Earlier that evening, fearful of the timber house catching fire, my father had hustled the family out into the garden, while he went to parley with Major Somnath Sharma, commanding “D” Company of 4 Kumaon deployed in Badgam, to halt the raiders’ advance. As the local revenue officer, my father was responsible for the government records and treasury, and he sought Major Sharma’s help in safe-guarding them. Anticipating a fierce fire-fight, the gallant Major, who was just hours away from earning a PVC and immortality, advised him to leave the battle-zone at the earliest.
After a tense night under the bushes, we piled into the family tonga, and were driven to Srinagar airport where my father bundled us, with just the clothes on our backs, into one of the IAF DC-3 Dakotas that were shuttling between Srinagar and Delhi. That night he watched helplessly, in Badgam, as the raiders set our house and all our possessions aflame.
We returned to J&K after about six months of nomadic existence, and I spent the next decade or so, in different parts of the state; Jammu, Srinagar, Baramulla, Sopore, Anantnag, Doda, and finally Leh (in Ladakh) from where I took my high school examination in 1959, and left for college and later join the Navy.
Growing up in the Valley in the 1950s and 60s, my neighbours and playmates were all Kashmiris; of Muslim, Hindu and Sikh faith. Our parents were friends, we ate in each others’ homes, and celebrated all festivals together. But even as children, we clearly understood that Kashmir was not India, and that the average Kashmiri’s attitude towards India was at best ambivalent, while he definitely had an empathy for Pakistan.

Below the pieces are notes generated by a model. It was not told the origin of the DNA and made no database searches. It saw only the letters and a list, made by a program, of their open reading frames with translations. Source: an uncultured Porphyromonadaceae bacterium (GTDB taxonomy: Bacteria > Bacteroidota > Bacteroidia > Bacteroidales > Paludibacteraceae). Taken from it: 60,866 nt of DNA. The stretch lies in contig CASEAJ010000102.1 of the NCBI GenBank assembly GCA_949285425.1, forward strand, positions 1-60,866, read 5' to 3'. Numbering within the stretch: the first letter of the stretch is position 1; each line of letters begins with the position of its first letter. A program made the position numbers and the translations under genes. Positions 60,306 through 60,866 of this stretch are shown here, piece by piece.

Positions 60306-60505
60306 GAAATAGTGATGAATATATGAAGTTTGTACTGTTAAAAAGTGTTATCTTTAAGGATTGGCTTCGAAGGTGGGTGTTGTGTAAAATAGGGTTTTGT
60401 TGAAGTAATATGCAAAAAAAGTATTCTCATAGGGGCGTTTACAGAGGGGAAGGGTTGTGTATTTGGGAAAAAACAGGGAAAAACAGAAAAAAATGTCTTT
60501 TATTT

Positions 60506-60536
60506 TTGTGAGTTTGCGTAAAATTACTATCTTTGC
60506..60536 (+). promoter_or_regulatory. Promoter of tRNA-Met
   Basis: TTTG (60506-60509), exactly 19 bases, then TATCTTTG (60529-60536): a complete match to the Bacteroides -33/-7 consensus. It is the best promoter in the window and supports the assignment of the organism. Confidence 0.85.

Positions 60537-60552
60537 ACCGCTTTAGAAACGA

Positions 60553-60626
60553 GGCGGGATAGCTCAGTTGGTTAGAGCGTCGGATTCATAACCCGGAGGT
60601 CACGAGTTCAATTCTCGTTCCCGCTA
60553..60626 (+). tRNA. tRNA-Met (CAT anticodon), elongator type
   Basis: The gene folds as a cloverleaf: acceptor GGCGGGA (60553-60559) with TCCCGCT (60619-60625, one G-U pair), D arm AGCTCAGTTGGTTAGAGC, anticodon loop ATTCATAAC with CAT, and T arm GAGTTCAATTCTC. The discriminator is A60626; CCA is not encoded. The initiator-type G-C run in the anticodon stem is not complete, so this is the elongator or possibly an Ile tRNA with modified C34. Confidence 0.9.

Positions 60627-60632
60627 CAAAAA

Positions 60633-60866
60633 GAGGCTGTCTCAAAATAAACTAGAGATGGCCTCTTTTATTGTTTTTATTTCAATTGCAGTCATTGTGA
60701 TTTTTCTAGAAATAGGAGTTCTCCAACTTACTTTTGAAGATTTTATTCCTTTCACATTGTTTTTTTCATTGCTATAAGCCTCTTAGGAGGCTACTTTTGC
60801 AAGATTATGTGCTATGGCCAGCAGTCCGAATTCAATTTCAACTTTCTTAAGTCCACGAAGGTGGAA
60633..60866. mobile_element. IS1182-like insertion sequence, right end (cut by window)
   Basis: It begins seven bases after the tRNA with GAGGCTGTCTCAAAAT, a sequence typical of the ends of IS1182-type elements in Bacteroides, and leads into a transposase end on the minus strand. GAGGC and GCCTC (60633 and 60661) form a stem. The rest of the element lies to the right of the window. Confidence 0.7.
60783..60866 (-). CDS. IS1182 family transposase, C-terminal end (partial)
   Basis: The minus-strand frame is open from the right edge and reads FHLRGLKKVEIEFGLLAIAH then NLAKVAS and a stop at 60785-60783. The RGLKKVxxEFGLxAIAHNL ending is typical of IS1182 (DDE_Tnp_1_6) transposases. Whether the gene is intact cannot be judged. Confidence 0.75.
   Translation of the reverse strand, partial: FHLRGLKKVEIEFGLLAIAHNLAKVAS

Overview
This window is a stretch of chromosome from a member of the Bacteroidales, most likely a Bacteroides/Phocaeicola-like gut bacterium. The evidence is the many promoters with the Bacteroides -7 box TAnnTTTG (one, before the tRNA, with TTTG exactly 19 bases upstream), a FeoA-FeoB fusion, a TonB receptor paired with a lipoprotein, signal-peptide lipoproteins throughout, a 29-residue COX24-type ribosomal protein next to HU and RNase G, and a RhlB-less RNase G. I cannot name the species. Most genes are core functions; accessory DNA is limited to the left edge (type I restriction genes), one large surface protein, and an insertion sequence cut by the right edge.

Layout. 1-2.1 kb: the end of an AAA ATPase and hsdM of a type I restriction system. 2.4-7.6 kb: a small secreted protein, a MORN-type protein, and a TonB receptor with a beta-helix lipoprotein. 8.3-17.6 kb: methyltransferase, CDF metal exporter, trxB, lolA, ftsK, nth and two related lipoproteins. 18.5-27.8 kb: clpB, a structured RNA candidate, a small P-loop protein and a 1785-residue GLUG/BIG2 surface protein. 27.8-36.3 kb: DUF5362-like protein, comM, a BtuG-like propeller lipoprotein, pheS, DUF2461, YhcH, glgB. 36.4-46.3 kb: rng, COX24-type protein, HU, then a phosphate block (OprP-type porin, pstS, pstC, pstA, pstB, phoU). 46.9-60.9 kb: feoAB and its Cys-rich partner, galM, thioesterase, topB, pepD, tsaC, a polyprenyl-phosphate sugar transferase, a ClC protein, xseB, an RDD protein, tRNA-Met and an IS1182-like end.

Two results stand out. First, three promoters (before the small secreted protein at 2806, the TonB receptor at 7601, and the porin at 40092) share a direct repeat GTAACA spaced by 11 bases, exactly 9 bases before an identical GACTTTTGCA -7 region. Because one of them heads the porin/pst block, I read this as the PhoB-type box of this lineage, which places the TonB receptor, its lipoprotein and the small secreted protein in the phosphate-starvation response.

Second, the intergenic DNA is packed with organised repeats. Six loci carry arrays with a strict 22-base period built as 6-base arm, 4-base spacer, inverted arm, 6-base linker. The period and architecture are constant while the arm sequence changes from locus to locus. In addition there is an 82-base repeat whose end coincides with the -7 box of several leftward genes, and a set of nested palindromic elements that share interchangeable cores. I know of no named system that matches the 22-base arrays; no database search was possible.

Food in Kashmir was heavily subsidized, education was free, right through college, and India provided huge financial assistance to the state. The Kashmiris took all that was offered, but every evening tuned in to Radio Pakistan to listen to a programme called “Kashmir ki Awaz” which spouted propaganda about Indian army atrocities and heaped scorn on the Bharati occupation of Kashmir. One often heard strains of the Pakistani Qaumi Tarana which announced the end of the programme.
By 1953 Pakistan had become a SEATO ally of the US and it was rumoured that the Americans had offered to make Sheikh Abdullah the king of an independent Kashmir. The tallest Kashmiri figure, and a staunch secularist, the Sher-e-Kashmir was arrested as he was on the verge of crossing the border, allegedly, to collect his crown. Kashmir erupted in protest, and with a sense of déjà vu I recall, as a 9 year old, seeing Baramulla go up in flames as agitators waved Pakistani flags and shouted pro-Pakistan slogans. The army opened fire and many were killed before the Valley relapsed into sullen silence.
Ironically, the crores that India blindly poured into Kashmir, were the biggest cause for resentment against it amongst the populace. The reason was simple; the state was a nest of corruption and nepotism, and possibly up to 95% of Indian funds went to line the pockets of the ruling politicians. The average Kashmiri farmer lived in abject poverty, and come winter, it was common to see an exodus of Kashmiri labourers all over North India; trying to eke out a livelihood carrying head-loads.